Why Probiotics Might Not Help Your Gut & Could Actually Do Harm

In Family, Industry News by Paul Connolly

Probiotics – drinks and foods that contain so-called ‘good bacteria’ – have become a staple part of many people’s diets. The belief is that they afford a number of health benefits and help boost the operation of the gut. But new research from Israel not only suggests that probiotics are “quite useless,” but they could actually do some people harm.

Inside Your Gut

There are at least 1,000 different species of bacteria living in our gastrointestinal tract (gut). Tens of trillions of microbes helping us digest foods and ensuring we get the nutrients we need. Furthermore, some gut bacteria are also known to help with the production of certain vitamins and play a key role in the continued function of our immune systems.

The bottom line is the bacteria in your gut are absolutely crucial for your continued health and risk of disease. It’s no wonder then that probiotics have become so popular.

Why Probiotics?

There’s a strong chance that the natural balance of bacteria in your gut will be disrupted following an illness. Probiotics, which comprise live bacteria and yeasts, are thought to help restore said balance. Which is why many people today turn to probiotics in the belief that they are benefiting their health.

So Why Are The Benefits Of Probiotics Being Questioned?

Because a group of scientists from the Weizmann Institute of Science in Israel have discovered that probiotics often go in one end and straight out the other. In other words, the good bacteria fail to colonise inside the person’s gut and, therefore, provide zero benefits.

The team from Israel actually conducted two studies, both of which saw participants consume a cocktail of common good bacteria. But while the first study, which involved 25 healthy volunteers, found probiotics afforded little to no benefit much of the time, the second study was much more damning.

For the second study, 46 health people were asked to take probiotics after the use of antibiotics. The researchers found the probiotics actually hindered and delayed the regrowth of healthy bacteria, which had been killed by the antibiotics. In other words, the probiotics interrupted the natural recovery of the gut.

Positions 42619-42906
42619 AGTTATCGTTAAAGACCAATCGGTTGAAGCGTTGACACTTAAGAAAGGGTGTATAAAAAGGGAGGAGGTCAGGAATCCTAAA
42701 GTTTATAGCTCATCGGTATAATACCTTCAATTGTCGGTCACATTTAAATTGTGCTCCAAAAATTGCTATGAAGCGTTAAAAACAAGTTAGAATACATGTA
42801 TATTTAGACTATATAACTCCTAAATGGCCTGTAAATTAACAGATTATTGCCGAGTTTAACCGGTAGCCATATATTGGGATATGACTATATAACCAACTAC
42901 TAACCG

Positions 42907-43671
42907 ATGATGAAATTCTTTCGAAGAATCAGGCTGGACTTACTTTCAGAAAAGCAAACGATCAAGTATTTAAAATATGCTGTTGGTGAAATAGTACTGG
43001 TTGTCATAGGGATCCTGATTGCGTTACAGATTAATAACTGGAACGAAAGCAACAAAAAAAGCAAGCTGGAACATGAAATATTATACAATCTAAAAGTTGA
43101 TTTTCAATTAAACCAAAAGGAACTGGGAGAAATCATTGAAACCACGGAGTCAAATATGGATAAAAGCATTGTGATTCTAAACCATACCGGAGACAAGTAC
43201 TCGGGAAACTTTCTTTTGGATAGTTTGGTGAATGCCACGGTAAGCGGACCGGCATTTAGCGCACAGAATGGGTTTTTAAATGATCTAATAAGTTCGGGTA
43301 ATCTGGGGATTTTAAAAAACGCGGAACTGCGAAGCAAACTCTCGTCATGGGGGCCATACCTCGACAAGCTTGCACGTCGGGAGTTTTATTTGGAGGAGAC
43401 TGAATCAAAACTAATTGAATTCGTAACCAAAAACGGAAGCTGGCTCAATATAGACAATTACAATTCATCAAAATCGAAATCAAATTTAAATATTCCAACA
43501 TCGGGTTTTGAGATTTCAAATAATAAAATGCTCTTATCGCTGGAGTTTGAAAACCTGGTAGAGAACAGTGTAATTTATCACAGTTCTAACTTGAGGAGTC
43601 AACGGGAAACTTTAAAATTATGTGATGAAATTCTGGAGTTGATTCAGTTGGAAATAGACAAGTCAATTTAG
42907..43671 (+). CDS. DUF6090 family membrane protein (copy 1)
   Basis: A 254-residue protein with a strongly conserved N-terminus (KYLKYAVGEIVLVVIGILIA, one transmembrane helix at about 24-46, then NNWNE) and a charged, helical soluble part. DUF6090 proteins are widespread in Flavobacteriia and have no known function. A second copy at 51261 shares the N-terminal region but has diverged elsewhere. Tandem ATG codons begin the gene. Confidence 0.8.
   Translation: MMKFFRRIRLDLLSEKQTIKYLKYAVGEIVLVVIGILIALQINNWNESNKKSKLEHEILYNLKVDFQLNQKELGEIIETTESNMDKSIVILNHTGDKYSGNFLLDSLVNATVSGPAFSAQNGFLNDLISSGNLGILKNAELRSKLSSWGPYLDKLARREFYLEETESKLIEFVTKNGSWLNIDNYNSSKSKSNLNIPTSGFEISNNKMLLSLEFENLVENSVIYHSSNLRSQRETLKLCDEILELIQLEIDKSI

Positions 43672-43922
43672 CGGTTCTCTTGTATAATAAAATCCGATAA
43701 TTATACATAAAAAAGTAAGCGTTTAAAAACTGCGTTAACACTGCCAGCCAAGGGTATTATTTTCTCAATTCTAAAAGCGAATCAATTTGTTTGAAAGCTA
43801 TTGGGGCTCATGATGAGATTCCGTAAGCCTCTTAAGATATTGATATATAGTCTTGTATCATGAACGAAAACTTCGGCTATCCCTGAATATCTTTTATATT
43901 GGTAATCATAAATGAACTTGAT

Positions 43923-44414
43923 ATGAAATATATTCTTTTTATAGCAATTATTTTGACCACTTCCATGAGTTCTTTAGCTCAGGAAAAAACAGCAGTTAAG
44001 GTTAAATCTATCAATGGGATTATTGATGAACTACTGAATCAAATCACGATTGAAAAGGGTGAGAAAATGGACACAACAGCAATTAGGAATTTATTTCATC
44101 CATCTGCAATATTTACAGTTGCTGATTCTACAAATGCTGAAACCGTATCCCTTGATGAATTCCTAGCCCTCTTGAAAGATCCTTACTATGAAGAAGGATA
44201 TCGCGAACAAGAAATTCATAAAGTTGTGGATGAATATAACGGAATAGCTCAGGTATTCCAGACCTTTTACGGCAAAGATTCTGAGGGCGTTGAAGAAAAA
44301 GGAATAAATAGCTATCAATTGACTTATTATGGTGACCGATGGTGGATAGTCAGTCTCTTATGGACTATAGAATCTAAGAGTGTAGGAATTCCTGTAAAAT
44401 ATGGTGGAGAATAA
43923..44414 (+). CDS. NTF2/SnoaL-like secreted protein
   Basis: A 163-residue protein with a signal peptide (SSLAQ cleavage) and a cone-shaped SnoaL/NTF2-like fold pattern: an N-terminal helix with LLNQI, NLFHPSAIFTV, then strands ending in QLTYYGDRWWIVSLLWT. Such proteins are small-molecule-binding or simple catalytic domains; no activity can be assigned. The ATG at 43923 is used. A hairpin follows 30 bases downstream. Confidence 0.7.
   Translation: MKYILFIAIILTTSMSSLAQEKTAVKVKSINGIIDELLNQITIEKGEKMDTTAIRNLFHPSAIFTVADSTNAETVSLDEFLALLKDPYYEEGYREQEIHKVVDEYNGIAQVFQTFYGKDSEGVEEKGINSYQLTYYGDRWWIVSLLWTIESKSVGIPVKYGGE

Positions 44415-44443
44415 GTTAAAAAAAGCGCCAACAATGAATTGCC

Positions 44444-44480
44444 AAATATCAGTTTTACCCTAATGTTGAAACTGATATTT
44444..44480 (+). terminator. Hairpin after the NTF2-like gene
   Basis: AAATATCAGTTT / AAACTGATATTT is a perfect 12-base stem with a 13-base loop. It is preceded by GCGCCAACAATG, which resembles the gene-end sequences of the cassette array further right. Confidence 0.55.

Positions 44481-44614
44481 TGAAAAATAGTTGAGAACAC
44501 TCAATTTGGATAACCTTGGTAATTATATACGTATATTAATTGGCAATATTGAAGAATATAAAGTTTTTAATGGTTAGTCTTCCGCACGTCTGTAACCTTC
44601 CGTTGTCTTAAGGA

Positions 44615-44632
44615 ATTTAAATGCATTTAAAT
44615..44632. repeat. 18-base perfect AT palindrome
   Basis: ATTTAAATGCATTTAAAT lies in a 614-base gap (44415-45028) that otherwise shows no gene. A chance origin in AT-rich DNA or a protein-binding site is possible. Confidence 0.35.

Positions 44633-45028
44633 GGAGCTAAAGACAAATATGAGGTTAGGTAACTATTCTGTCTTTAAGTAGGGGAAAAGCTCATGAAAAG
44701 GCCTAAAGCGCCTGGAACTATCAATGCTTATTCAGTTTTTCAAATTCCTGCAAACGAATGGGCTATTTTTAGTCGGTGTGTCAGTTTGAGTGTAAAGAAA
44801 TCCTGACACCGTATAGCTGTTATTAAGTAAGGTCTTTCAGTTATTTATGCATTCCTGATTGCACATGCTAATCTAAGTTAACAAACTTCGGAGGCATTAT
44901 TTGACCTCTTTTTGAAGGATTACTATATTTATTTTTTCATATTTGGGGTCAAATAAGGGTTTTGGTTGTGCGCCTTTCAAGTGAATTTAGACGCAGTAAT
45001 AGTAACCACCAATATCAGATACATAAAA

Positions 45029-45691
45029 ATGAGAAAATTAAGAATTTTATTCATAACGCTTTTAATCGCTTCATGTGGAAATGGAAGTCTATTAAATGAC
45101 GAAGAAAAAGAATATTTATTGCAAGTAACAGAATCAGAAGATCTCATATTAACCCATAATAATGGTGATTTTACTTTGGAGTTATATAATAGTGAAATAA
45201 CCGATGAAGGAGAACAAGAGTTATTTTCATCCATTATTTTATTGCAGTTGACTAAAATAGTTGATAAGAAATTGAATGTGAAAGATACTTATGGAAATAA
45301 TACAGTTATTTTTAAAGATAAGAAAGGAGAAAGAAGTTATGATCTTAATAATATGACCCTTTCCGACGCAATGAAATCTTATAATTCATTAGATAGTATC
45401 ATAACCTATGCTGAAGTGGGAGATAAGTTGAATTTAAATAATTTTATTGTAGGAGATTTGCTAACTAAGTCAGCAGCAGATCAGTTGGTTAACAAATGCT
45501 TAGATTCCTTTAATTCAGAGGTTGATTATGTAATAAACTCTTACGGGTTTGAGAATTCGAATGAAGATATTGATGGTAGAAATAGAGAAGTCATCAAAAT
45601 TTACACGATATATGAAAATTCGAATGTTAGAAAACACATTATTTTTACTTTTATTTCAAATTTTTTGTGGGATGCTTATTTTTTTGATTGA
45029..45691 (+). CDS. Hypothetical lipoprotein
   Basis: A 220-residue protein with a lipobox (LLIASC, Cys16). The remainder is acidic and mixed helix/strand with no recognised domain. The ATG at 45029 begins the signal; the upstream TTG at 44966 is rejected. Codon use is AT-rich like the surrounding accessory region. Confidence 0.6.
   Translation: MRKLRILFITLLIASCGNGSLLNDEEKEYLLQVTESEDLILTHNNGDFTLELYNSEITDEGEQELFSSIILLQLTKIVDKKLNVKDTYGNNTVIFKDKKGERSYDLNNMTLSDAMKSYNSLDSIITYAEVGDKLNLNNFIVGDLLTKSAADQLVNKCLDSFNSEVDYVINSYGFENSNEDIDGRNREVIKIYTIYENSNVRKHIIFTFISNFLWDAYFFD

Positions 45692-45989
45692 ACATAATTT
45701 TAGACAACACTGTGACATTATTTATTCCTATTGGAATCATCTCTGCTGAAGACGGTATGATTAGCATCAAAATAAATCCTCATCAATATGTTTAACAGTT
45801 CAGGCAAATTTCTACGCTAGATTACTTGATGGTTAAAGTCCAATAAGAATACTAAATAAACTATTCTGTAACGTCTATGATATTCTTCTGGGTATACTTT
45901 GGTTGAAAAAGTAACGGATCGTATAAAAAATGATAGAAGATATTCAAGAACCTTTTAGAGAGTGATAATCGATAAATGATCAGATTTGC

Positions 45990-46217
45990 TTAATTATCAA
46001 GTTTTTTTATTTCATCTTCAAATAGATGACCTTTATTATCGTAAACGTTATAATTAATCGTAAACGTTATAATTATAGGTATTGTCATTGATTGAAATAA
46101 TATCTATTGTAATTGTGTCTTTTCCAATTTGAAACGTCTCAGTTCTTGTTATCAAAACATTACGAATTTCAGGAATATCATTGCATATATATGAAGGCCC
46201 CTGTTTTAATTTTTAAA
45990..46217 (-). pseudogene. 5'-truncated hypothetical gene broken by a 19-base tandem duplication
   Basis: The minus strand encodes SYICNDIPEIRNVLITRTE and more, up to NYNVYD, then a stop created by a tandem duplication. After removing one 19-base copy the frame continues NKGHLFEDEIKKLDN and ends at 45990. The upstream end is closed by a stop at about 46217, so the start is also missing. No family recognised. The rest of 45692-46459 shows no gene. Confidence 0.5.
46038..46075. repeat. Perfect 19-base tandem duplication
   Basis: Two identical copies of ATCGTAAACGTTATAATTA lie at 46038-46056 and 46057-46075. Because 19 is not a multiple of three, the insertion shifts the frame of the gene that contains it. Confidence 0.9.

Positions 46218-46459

However, study participants who were given a pill containing their own natural bacteria recovered a lot quicker. It’s a reality that calls into question the effectiveness of a one-size-fits-all approach to probiotics and suggests that the future of probiotic supplements could lie in specifically tailoring them for individuals.

Speaking about the findings of the research, Dr Eran Elinav, an immunologist at the Weizmann Institute of Science, said: “Although all of our probiotic-consuming volunteers showed probiotics in their stool, only some of them showed them in their gut, which is where they need to be.

“If some people resist and only some people permit them, the benefits of the standard probiotics we all take can’t be as universal as we once thought.”

Both studies were published in the journal Cell.

Until more research is conducted and the benefits/risks associated with probiotics are definitively known, always consult your doctor if you’re unsure about using them.

I joined Premier Choice Group as a Healthcare & Protection Consultant in 2017, where I now look after the needs of over 200 clients nationwide. Prior to joining the Premier Choice Group, I worked for a large Private Healthcare Insurer, VitalityHealth, and managed SME and Individual clients across the country.